A NICKNAME FOR DONALD TRUMP?
By Don C. Reed
What nickname would fit Republican Presidential nominee Donald Trump?
Certainly he has not been shy about naming his rivals: “Lyin’ Ted”, “Little Marco”, “Heartless Hillary”, “Crazy Bernie”, etc…
Crude but effective, nicknames stick, as any kid who has had one can verify.
And in today’s world of Tweets, where the entire message is only a handful of words, naming one’s rival can frame the debate.
So why don’t Trump’s opponents just nickname him back?
That is not as easy as it seems. Nicknames have to be succinct.
For example, Trump gets flustered when confronted by strong women: like Elizabeth Warren, Megyn Kelly, Rosie O’Donnell, Carly Fiorina, and of course Hillary Clinton, all of whom reduce him to his worst. When challenged, he splutters and fumes and repeats himself. Later on, he will make up some rude words for them, relating to their size, appearance, even their bodily functions—when the objects of his derision are not there to defend themselves.
Am I wrong? Think back to his most famous insults to women: about Megan Kelly’s menstrual cycle, Carly Fiorina’s face, Rosie O’Donnell’s shape, Elizabeth Warren’s native American roots, even the sound of Hillary’s voice, which he calls “screaming”. (Perhaps he wants her to talk softly, so his own squawks can dominate.) Were any of those women in the room with him, when he talked his scripted trash about them?
Hardly an attractive quality– but how could it be fit into a nickname?
Gender-threatened Trump? Misogynistic Donald? Neither has the right ring.
Big words don’t do it.
If only we could borrow Trump’s insult expertise… Imagine the nicknames he could dream up, if challenged by someone like himself!
For instance, what about that obsession with his hands? Do they seem unmanly to him? Are they small and soft, having never been calloused by manual labor?
He appears embarrassed by them, to the point where he waved and displayed them on TV—as well as making a not-too-veiled reference to the size of his penis.
How about far more important characteristics, like honesty– can we trust what he says?
He makes commitments casually, but is not so eager to fulfill them: note his promise to debate Bernie Sanders (“turns out Trump was not serious about the promise he made”)– https://www.theatlantic.com/politics/archive/2016/05/the-sanders-trump-debate-was-never-going-to-happen/484742/
–or to reveal his tax records.
At the Washington Post’s fact-checking site, political statements are judged for accuracy. The Post has itemized many of Trump’s statements as deserving “four Pinocchios” (their lowest rating), including:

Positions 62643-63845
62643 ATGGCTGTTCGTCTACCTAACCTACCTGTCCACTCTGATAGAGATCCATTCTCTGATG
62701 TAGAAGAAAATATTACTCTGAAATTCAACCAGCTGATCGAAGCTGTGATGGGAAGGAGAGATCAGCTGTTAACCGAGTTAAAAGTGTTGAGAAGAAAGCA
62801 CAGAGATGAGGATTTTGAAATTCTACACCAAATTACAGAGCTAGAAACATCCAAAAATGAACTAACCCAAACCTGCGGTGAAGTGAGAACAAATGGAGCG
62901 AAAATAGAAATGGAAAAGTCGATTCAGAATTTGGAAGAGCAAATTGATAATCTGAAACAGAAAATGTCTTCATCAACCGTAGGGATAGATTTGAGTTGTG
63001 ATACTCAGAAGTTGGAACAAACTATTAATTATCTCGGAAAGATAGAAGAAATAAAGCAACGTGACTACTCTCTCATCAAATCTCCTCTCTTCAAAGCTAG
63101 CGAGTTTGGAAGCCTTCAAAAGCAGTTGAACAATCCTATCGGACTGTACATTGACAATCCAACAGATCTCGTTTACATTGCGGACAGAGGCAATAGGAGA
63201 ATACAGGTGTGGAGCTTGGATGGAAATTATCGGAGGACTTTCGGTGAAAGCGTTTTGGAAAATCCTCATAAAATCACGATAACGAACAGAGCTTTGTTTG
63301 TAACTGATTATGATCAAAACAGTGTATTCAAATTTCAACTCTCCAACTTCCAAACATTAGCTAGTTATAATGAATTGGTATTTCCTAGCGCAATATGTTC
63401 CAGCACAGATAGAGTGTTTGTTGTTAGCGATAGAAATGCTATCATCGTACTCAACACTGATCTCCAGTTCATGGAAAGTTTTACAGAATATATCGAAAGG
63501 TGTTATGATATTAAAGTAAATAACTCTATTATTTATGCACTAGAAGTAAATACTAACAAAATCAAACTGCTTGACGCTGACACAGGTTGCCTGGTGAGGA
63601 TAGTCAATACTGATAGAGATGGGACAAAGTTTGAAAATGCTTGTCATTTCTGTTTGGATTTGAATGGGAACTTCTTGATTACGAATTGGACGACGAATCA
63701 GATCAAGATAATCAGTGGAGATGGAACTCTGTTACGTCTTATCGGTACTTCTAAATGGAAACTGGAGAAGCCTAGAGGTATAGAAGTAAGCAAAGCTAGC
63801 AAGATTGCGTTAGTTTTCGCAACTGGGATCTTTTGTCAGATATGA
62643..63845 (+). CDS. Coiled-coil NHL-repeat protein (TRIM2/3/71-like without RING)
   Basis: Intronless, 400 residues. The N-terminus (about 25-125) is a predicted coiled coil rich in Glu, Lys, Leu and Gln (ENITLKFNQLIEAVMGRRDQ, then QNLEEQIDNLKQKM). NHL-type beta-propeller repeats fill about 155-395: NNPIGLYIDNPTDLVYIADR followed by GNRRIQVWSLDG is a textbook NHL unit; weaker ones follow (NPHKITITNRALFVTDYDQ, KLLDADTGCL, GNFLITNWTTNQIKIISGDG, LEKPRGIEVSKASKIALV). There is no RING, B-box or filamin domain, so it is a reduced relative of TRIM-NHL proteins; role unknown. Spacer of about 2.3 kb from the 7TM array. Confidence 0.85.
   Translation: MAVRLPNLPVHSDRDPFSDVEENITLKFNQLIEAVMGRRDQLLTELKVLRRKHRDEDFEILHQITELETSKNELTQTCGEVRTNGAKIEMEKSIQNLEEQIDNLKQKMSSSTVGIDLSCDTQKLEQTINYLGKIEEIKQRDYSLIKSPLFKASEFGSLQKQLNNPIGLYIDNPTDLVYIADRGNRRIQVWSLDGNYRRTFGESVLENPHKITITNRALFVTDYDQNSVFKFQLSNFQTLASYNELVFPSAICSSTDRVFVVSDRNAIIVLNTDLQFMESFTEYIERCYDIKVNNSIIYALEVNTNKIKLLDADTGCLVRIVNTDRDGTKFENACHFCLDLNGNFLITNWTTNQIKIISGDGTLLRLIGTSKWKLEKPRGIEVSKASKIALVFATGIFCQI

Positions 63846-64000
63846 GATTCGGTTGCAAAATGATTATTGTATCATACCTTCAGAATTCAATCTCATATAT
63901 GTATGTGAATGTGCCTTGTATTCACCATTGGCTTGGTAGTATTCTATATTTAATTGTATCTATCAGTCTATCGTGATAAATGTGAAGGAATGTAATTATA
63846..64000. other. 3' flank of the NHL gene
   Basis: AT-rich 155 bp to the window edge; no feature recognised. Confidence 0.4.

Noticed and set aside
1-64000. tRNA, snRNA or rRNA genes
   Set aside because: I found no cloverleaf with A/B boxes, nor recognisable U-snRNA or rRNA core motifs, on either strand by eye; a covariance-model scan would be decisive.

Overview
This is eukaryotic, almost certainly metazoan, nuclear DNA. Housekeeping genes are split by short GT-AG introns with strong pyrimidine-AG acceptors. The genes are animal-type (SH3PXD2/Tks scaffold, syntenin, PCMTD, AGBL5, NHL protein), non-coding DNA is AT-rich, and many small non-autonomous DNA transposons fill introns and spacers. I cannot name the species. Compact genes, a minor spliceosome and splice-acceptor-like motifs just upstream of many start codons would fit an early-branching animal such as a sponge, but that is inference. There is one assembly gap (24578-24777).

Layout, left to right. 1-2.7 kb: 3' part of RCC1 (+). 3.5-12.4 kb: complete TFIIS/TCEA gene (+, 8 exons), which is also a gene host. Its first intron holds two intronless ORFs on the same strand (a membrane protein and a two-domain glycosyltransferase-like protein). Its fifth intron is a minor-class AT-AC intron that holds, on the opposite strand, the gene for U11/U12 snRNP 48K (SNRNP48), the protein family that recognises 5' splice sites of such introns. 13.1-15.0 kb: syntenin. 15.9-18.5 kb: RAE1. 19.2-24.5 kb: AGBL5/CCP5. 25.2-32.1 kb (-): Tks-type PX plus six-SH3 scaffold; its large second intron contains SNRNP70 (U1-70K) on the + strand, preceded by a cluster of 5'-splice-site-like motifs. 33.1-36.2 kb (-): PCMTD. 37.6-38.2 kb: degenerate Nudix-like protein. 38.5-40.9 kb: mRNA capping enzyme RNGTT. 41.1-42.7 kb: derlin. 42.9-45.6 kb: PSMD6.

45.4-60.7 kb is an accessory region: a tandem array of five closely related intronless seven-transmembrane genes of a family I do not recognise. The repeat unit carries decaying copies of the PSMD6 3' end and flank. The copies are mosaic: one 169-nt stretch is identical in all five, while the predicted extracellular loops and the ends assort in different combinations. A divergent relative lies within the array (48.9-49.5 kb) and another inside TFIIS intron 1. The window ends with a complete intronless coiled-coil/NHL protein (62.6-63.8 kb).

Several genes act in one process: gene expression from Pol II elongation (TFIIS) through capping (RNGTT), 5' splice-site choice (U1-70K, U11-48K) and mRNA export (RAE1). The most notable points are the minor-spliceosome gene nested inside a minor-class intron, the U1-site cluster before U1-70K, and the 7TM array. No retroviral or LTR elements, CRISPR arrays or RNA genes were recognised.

“…(Trump’s) claim that the Mexican government is sending criminals and rapists to the United States (when) a range of studies shows there is no evidence immigrants commit more crimes than native-born Americans…”
Truth-challenged Trump? Promise Procrastinator? Or maybe what the late William F. Buckley said of someone else: “He is a man of his most recent word.”
While criticizing war hero John McCain, (shot down over Viet Nam, McCain suffered two broken arms and a leg, endured torture in the notorious “Tiger Cages”, refusing to be rescued until his men could be freed with him) Trump showed no interest in military service himself, avoiding the draft by a series of student deferments. He also claimed medical unfitness because of “bone spurs” in one or the other of his feet. Challenged on the issue, he at first claimed he “could not remember which foot it was”, then later stated it was both of them.
Born into one of the wealthiest families in America, Trump claims the only advantage of being born rich was that his father once gave him a “small loan” of a million dollars. He seems to think it unimportant that he also inherited $40 million, was sent to the best schools, lived surrounded by servants most of his life, and was even allowed to take over a business empire– built by his hard-working father.
And the cruelties he recommends for immigrants, in a country built and enriched by them?
Trump wants to evict ten million Mexicans, people who might lack documentation papers now, but whose country used to own nearly half of America– California, Nevada, Utah, New Mexico, Arizona, Texas, and parts of Colorado and Wyoming.
Mexicans in our land deserve a pathway to citizenship—as Trump’s own mother earned her way, after migrating from Scotland in 1930. Just 18 years old, Mary Anne MacLeod arrived in America full of boundless courage, and just $50 in her pocket. Unlike the oft-repeated story that she merely overstayed a holiday, she was in fact an economic migrant. Searching for a better life, she worked four years as a domestic servant, before meeting and marrying Fred Trump. Naturalized as a citizen in 1942, 12 years after she arrived, Mary Anne Trump’s heart was kind; she became a major philanthropist—but Donald?
Not only does he intend to wall off Mexican migrants, but Trump even “suggests” prohibiting the entry of Muslims: banning the members of a religion practiced by nearly a quarter of the population of the world.
What attribute depicts such heartless exclusion?
My Hispanic-American wife Gloria has a one-word suggestion:
In the end, perhaps, the names we carry longest are the ones we earn ourselves, by the actions of our lives.
Remember the classic Western THE PROFESSIONALS?
At the end of the movie, wealthy villain Ralph Bellamy shouts at hero Lee Marvin:
“You… you bastard!”
To which Lee Marvin replies:
“Yes, sir. In my case, an accident of birth. But you, sir, are a self-made man.”